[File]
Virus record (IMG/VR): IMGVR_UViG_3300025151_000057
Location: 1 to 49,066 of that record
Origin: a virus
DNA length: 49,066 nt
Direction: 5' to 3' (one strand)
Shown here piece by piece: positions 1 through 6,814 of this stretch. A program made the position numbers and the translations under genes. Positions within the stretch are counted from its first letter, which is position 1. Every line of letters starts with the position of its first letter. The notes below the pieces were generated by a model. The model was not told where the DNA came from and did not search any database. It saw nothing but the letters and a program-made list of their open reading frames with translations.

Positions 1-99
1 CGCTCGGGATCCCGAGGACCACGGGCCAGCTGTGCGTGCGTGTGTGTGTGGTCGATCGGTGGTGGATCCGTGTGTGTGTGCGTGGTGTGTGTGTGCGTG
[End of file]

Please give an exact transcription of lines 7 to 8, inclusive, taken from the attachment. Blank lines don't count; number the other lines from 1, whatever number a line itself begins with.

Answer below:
Positions 1-99
1 CGCTCGGGATCCCGAGGACCACGGGCCAGCTGTGCGTGCGTGTGTGTGTGGTCGATCGGTGGTGGATCCGTGTGTGTGTGCGTGGTGTGTGTGTGCGTG